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Space Technology

  • First Apollo computer discovered by South African

    The first Apollo computer has been tracked down and "unboxed" by a South African computer engineer. According to Gadget.co.za, Tshwane computer engineer Francois Rautenbach managed to track down the first Guidance and Navigation Control computer, used for a test flight of the Saturn 1B rocket in 1966. Gadget reported that this was the same computer model used on Apollo 11. "On 25th August 1966, a very special computer was launched into space onboard (sic) Apollo flight AS-202," reads the intro for the first video. "This was the first computer to use integrated circuits and the first release of the computer that took the astronauts...

  • It’s not just SpaceX: 6 more crazy rocket explosions

    The SpaceX Falcon 9 rocket "anomaly" isn't the first time we've seen a rocket explosion. Be it on the launchpad or in flight, these incidents have happened before. From China to the USA, we looked at six prominent examples of RUD involving rockets over the years. China's Long March explosion One of the most controversial space incidents, a Chinese Long March rocket veered off-course during a 1996 launch, crashing into a village in the process. The 2014 Antares explosion Orbital ATK's Antares rocket and Cygnus capsule exploded less than 30 seconds after launch in October 2014. Russia's catastrophic Proton rocket failure in 2013 The July 2013 failure of a Proton rocket a...

  • Mark Zuckerberg ‘disappointed’ by SpaceX explosion, loss of Africa satellite

    In the wake of the SpaceX Falcon 9 explosion that rocked Cape Canaveral yesterday, Facebook CEO Mark Zuckerberg issued a response on Facebook. SpaceX Falcon 9 rocket explodes at Cape Canaveral Here’s something you don’t hear everyday. A Falcon 9 rocket developed and owned by private company SpaceX has reportedly exploded at Cape Canaveral in Florida. The incident occurred Wednesday around 3pm South African time. The rocket was reportedly resting on the launch pad prior to a test before bursting into flames. Read more... The social networking giant had special interest in the Falcon 9, as it was carrying an Israeli-made satellite...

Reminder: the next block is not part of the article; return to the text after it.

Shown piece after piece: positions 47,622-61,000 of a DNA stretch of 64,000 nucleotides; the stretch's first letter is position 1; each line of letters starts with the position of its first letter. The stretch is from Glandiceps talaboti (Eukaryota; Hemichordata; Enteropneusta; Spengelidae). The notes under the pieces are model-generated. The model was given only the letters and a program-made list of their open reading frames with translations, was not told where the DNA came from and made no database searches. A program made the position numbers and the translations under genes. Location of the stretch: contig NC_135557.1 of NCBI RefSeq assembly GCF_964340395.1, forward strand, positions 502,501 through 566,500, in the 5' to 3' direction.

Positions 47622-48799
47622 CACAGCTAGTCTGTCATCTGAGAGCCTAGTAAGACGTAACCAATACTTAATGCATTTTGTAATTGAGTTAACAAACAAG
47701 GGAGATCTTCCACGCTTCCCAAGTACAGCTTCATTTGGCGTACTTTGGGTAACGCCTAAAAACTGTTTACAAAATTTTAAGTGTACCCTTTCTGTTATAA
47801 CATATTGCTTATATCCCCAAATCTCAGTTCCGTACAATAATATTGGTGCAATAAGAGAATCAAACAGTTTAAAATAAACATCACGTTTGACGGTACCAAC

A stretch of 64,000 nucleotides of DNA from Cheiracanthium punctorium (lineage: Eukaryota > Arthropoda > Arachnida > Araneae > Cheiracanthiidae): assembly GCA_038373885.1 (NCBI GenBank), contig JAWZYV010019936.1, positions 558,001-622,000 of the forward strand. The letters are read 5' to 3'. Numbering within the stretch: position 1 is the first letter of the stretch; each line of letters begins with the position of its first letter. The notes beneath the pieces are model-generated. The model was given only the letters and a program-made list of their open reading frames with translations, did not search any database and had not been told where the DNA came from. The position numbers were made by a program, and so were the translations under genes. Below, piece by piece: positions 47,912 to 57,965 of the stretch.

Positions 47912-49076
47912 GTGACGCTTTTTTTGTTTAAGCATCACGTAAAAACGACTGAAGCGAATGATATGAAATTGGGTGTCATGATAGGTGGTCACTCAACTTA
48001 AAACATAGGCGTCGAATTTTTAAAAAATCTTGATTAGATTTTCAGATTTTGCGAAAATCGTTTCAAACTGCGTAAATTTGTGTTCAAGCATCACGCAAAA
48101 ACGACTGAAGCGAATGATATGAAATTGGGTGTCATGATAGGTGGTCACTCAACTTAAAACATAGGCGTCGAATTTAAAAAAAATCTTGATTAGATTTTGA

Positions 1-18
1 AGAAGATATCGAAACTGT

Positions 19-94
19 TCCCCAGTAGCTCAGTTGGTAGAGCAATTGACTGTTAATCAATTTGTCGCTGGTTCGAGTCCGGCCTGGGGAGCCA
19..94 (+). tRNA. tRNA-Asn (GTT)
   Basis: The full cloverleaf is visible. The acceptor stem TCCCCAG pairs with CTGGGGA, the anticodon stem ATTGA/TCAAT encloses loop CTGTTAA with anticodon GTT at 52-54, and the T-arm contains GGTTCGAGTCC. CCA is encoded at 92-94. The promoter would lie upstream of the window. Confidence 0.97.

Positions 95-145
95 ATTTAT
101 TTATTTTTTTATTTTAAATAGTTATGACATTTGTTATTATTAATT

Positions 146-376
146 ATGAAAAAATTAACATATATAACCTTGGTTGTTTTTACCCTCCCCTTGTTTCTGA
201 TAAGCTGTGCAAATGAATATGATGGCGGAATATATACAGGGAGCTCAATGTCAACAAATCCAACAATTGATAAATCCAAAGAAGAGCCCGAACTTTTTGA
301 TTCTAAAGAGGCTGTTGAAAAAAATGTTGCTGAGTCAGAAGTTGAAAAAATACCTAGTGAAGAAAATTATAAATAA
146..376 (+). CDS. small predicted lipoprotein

• Update: SpaceX Falcon 9 rocket explodes at Cape Canaveral

    Update 2: 2 September, 7.44pm: SpaceX shed more light on the incident, saying the "anomaly originated around the upper stage oxygen tank" and happened while propellant was being loaded. Update: 1 September, 4.43pm: SpaceX has emailed a press statement on the matter, revealing that the explosion was caused by an "anomaly" on the launchpad. "SpaceX can confirm that in preparation for today's standard pre-launch static fire test, there was an anomaly on the pad resulting in the loss of the vehicle and its payload. Per standard procedure, the pad was clear and there were no injuries," the company explained. Original article: Here's...

  • NASA’s Juno space probe kisses Jupiter’s atmosphere

    NASA's Juno space craft has succeeded in making the first of 36 orbital flybys of Jupiter. The first flyby, which is also the closest Juno will come to Jupiter, took place on Saturday -- the probe passed by at an altitude of just 4200km. "Early post-flyby telemetry indicates that everything worked as planned and Juno is firing on all cylinders," said Rick Nybakken, Juno project manager at the Jet Propulsion Laboratory, according to the space agency. The flyby marked the first time that the probe had all its scientific instruments enabled. NASA's Juno is in an orbit nobody has ever been in before The probe's JunoCam also took...

  • NASA’s Juno to conduct closest ever pass of Jupiter

    NASA's Juno space probe has only recently gone into orbit around Jupiter, but the space agency is preparing for a major milestone this weekend. The probe will make its closest scheduled pass of Jupiter at 5.51am PDT on Saturday (2.51pm SAST), being just 4200km above the gas giant. "There are 35 more close flybys of Jupiter scheduled during its prime mission (scheduled to end in February of 2018). The August 27 flyby will be the first time Juno will have its entire suite of science instruments activated and looking at the giant planet as the spacecraft zooms past," the space agency explained. This...

  • Falcon Heavy: SpaceX’s rocket will outlift Space Shuttle

    Elon Musk's private space company, SpaceX, has been making waves in recent years -- and for good reason. The company has successfully delivered supplies to the International Space Station, landed several first stage boosters and is currently fighting Boeing to win NASA's astronaut contract. But we're just a few months away from another significant milestone in the company's lifespan, as it readies a beast of a rocket, dubbed the Falcon Heavy. The most powerful rocket in operation The rocket is set to carry a bigger payload to orbit than the Space Shuttle. That's 54.4 tonnes as opposed to the Shuttle's 24 tonnes. Only the Apollo-era Saturn V...

  • 12 important space missions, events to look forward to in 2017